The record run-up in home prices and rents exacerbated the affordable housing crisis in the US, and rising interest rates stand to make it even worse, according to Harvard University’s annual State of the Nation’s Housing Report released Wednesday.
Although quickly rising mortgage rates are already appearing to cool overheated housing markets, they are putting the homeownership dreams of millions of Americans even further out of reach, researchers and housing industry experts said.
The income needed to qualify for a home has skyrocketed: The mortgage, property tax and insurance payments for a median-priced home of $340,700 cost $700 more per month in April 2022 than they did a year before. And the annual income needed to qualify for such a home is $28,000 higher in April 2022 versus last year, according to Harvard’s Joint Center for Housing Studies, which analyzed data from Freddie Mac and the National Association of Realtors.
This has priced out about 4 million renters over the past year alone, said Daniel T. McCue, senior research associate at the Joint Center for Housing Studies.
“If the door is closing on affordable home ownership, it would lock in some significant inequities in housing,” he said Wednesday during a webcast panel discussion about the report.
Economic gains made before the pandemic; financial stimulus benefits and moratoriums on foreclosures and evictions during the pandemic; and a strong job market; helped to not only keep people in their homes but also allowed other Americans — especially older Millennials and people of color — to have the financial wherewithal to become homeowners.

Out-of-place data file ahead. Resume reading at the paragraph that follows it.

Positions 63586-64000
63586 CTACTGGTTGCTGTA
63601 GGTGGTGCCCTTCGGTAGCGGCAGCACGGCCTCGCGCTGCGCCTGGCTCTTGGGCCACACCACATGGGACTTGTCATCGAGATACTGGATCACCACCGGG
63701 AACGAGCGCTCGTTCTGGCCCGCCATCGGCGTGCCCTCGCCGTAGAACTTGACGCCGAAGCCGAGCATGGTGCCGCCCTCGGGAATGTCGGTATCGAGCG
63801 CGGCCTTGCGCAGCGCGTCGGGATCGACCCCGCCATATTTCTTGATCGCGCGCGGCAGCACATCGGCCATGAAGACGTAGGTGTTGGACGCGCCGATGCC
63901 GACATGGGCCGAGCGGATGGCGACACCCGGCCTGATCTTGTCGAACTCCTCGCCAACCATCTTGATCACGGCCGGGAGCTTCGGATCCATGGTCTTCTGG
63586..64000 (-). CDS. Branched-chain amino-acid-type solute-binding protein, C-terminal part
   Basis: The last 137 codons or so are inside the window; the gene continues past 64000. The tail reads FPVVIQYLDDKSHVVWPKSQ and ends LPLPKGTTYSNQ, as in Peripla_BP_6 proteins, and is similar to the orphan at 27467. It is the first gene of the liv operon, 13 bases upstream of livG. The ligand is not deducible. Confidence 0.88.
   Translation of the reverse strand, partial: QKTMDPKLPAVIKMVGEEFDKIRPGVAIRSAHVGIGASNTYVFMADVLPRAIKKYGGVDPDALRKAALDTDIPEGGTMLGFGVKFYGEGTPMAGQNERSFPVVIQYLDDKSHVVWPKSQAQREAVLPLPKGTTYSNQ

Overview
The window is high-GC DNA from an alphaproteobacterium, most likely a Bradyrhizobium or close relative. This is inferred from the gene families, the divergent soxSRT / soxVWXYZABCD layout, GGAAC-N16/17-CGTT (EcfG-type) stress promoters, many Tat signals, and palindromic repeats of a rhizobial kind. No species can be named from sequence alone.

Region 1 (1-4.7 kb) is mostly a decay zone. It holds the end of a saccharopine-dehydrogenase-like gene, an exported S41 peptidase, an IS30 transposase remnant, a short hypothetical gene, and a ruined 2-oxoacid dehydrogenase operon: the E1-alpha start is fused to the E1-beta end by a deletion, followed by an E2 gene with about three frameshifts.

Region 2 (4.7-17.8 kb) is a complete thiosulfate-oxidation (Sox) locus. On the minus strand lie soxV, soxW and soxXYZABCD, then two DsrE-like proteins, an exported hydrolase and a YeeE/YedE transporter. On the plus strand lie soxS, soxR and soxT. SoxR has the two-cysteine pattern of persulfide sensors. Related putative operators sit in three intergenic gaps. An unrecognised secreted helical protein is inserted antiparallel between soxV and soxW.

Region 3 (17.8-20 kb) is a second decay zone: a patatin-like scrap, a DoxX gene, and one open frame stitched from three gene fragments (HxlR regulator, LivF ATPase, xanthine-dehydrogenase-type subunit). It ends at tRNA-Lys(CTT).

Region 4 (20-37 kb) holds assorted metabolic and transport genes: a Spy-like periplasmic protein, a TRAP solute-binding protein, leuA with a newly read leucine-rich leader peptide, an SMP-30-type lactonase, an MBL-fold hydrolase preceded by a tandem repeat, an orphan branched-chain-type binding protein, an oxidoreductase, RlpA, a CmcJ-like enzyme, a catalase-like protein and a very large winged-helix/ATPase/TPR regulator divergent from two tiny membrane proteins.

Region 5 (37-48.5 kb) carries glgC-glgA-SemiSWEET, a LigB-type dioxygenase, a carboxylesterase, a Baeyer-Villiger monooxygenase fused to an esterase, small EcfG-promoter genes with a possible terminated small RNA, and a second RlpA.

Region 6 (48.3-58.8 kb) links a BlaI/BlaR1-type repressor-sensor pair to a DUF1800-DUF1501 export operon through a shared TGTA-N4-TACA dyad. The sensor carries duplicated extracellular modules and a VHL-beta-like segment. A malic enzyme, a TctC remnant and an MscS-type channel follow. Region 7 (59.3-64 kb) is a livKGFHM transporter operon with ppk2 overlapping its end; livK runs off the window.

But in March 2022, home prices rose 20.6% year-over-year — which was the largest jump in 30 years of record-keeping, according to Joint Center for Housing Studies tabulations of CoStar and CoreLogic Case-Shiller Home Price Indices data. Rents shot up as well, especially for single-family homes that served as remote office spaces for families during the pandemic.
That caught the eye of investment firms, which snapped up moderately priced homes in booming markets to then rent out or flip for a profit. Investor holdings accounted for nearly 30% of all homes sold during the first quarter of this year, Harvard’s housing studies researchers noted, citing CoreLogic data.
New construction increased as well, but the majority of those new homes sold for more than $400,000, putting them out of reach for first-time home buyers, the researchers said.
The growth in homeownership, however, has not been enough to narrow the gap of longstanding, systemic racial disparities. In early 2022, homeownership rates for Black and Hispanic households were 45.3% and 49.1%, respectively. By comparison, White households had a home ownership rate of 77%, researchers wrote, citing US Census Housing Vacancy Survey data.
The increase in home values and record-low interest rates during the heart of the pandemic further widened the already drastic wealth gap between homeowners and renters, as well as racial inequities, according to the study.
“Folks that are trying to buy their first homes, families that are trying to transition from out of rental [housing] into something more affordable … the market right now is not working for that demographic,” said Alanna McCargo, president of Ginnie Mae, the federally owned mortgage backer.
Adding increased concern, she said, are not only the rising rates of evictions and foreclosures after pandemic-related moratoriums were lifted, but also the impact of inflation.
“We have to be very intentional that we are not leaving people behind,” McCargo…